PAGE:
> Another different thing is how do you profit from OSHW, how the profits
> are distributed in a peer-production network, how peer-production economies
> could work, how do you incentive the work on certain "boring" areas. I
> think that the people from Sensorica have been doing a lot of work in this
> field. For me there is a lot of misconceptions and on this thread a lot of
> terms have been used completely outside the scope for were they apply and
> are valid.
> Regards,
> Mario.
>> 2015-03-13 3:02 GMT+01:00 timofonic timofonic <timofonic at gmail.com>:
>>> Hello, Nancy.
>>> Wikibooks are great, but those documents aren't nearly as didactical and
>>> easier to read than these copyrighted works. Despite they aren't perfect
>>> and offer simplifications I don't get (I did read a free chapter from the
>>> author on Usenet about getting LT3086 from Linear Technology to make an
>>> adjustable power supply. Its okay, but those are expensive chips and I
>>> would prefer to use discrete electronics), they are easy to read.
>>> I understand writing proper books about electronics or any other
>>> technical stuff without being boring, having good/excellent writing, proper
>>> design and great explainings (so people without proper physics and/or maths
>>> are able to understand it and learn that missing stuff) is a total
>>> challenge and it would require a totally dedicated team of people. After
>>> all Newnes, Cambridge Press and others have tons of money to invest in
>>> writers, graphic artists (okay they are from India and cheap labor, but
>>> still too much to pay) and scientific people fixing the texts. I'm still
>>> not sure if the same QA could be done in a Wiki way, without a strong
>>> project management.
>>> Another idea I had is about didactical games for learning the core
>>> concepts to practical exercises without getting boring. I would like some
>>> kind of mix between "There are no electrons" from Kenn Amdahl, Cisco Binary
>>> Game, the best humour from classic adventure games (Lucas Arts, Sierra and
>>> such) with some kind of adult but not stupid twist, Forrest Mims way, from
>>> basic to intermediate about electronics (like in Art of Electronics) and
>>> interactive exercises from all topics. But that would require a big team of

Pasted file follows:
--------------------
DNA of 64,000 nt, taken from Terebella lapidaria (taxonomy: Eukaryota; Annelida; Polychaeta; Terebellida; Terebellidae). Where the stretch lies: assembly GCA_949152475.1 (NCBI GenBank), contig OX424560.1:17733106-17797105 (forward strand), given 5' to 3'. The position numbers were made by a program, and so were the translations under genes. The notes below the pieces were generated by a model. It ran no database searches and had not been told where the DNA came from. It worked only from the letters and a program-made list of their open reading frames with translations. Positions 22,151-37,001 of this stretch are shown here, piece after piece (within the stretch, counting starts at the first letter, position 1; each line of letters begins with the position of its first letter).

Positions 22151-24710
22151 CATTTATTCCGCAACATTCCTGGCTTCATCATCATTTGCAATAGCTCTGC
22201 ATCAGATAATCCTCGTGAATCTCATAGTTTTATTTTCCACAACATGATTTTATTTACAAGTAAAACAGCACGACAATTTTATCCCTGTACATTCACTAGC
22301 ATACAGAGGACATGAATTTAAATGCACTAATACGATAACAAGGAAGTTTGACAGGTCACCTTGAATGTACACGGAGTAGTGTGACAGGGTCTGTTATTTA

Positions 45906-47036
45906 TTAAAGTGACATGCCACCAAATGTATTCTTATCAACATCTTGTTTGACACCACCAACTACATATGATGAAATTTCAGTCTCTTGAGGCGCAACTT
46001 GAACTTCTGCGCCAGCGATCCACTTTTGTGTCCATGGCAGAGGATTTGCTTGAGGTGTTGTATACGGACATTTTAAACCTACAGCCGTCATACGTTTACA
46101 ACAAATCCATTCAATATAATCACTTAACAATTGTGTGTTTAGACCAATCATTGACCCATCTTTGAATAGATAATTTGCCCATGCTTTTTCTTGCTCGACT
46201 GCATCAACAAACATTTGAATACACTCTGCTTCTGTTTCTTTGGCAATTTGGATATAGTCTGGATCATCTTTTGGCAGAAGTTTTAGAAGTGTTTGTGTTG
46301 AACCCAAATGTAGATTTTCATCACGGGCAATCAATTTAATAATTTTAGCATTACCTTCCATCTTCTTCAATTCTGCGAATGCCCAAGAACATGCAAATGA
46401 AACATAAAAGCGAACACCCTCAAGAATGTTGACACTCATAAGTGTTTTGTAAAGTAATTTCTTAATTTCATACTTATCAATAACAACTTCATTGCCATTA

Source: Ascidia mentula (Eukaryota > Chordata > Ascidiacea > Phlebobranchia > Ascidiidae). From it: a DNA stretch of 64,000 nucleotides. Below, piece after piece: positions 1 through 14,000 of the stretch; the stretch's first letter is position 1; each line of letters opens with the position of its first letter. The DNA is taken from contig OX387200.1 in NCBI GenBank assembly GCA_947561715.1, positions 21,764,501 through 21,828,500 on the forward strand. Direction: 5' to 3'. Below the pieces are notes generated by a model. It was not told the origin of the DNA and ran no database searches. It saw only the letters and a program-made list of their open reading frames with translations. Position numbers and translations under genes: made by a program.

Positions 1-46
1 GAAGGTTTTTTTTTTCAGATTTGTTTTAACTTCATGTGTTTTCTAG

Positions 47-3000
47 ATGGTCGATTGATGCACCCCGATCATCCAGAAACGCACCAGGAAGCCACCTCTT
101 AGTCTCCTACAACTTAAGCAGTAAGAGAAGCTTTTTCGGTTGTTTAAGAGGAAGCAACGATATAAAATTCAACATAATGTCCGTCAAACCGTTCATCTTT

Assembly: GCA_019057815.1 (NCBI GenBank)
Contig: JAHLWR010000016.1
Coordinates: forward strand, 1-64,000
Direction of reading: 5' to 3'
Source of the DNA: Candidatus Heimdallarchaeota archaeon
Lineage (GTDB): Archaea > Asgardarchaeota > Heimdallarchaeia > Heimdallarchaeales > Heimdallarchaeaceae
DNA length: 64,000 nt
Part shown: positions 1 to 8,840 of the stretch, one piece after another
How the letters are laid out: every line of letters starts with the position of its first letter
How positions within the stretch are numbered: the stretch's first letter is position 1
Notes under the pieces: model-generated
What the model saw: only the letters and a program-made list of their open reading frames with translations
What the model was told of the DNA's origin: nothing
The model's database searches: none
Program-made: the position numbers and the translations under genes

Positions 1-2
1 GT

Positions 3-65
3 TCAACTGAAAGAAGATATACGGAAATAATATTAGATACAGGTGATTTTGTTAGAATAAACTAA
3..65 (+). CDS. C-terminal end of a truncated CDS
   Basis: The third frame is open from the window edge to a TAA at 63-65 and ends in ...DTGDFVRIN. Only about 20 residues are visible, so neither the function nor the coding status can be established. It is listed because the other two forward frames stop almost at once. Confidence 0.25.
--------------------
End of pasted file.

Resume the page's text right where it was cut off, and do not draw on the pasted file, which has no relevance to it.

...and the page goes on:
>>> very dedicated people, a
>>> very-advanced-and-very-educational-classic-style-good-looking-good-playability-and-not-boring-at-all
>>> game aimed to adults is a very difficult challenge, I think.
>>> On Thu, Mar 12, 2015 at 4:35 PM, Nancy Ouyang <nancy.ouyang at gmail.com>
>>> wrote:
>>>> I strongly object to using the term "Free Hardware", as stated
>>>> previously [1]. I hope other people agree with me, or care to explain
>>>> otherwise.
>>>> Timofonic:
>>>> I like the idea of GSoC, but for hardware, or more accurately, for
>>>> developing open-source computer-aided-hardware-design tools and standards /
>>>> standard file formats.
>>>> Wow, what a mouthful. Maybe it's time to poke google.
>>>> Anyway, I'm pretty distressed by the millions of dollars being poured
>>>> into closed-source 123D, Circuitmaker, OnShape and the continued lack of
>>>> interoperability in circuit design land. (also in my opinion we should
>>>> explicitly search for UI/design contributors... I think prioritizing
>>>> usability could even give open-source tools a lead in EDA).
>>>> Re: open books, http://en.wikibooks.org/
>>>> =====
>>>> [1]
>>>>> I do not know the difference between free software and open source
>>>>> software. I assume "OSS" is more business-friendly. I don't
>>>>> particularly
>>>>> care and certainly hope that OSHW does not split in a similarly
>>>>> confusing
>>>>> manner (distinguishing "free hardware" vs "open-source hardware" would
>>>>> *justbe exasperating*).
>>>> http://lists.oshwa.org/pipermail/discuss/2015-March/001461.html
>>>> ~~~
>>>> narwhaledu.com, educational robots
>>>> <http://gfycat.com/ExcitableLeanAkitainu> [[<(._.)>]] my personal blog
>>>> <http://www.orangenarwhals.com>, orangenarwhals
>>>> arvados.org (open source software for provenance, reproducing, and
>>>> scaling your analyses)
>>>> On Thu, Mar 12, 2015 at 11:06 AM, Timofonic <timofonic at gmail.com>
>>>> wrote:
>>>>> Hello.
>>>>> I'm new at electronics, but I was thinking about it.
>>>>> I have some questions about Free/Open Hardware, maybe even full of
>>>>> radical thinking:
>>>>> - Can IC based designs be considered as Free Hardware if the design
>>>>> and manufacture process aren't free too? I have some simple examples:
>>>>> lm237-based adjustable power supply vs one using only discrete components
>>>>> (are those patents expired? Another issue), computer hardware such as
>>>>> Raspberry Pi using free schematics but proprietary components (CPU and
>>>>> others).
>>>>> - Can computer systems with open source schematics and PCB not full
>>>>> featured open source hardware drivers be considered as Open Hardware?
>>>>> Raspberry Pi or an hypothetical Open Hardware AMD-based motherboard with
>>>>> ported Coreboot, but opensource hardware drivers a lot behind the
>>>>> proprietary ones, OpenPandora/Dragon using PowerVR GPU without proper Open
>>>>> Source hardware drivers.
>>>>> - Free Hardware designs but using proprietary software such as
>>>>> DipTrace/Eagle/Altium/CircuitMaker/Other.
>>>>> - Are there some kind of planning for priorities of projects to be
>>>>> done and some effective way to incentivate it? For example, something
>>>>> similar to GSoC but for hardware.
>>>>> - What about Free/Open Hardware tes tools? High precision power
>>>>> supplies and multimeters, soldering iron stations, oscilloscopes, logic
>>>>> analyzers, CNC, UV PCB exposure boxes...
>>>>> - What about Free/Open Hardware from the ground up? High quality open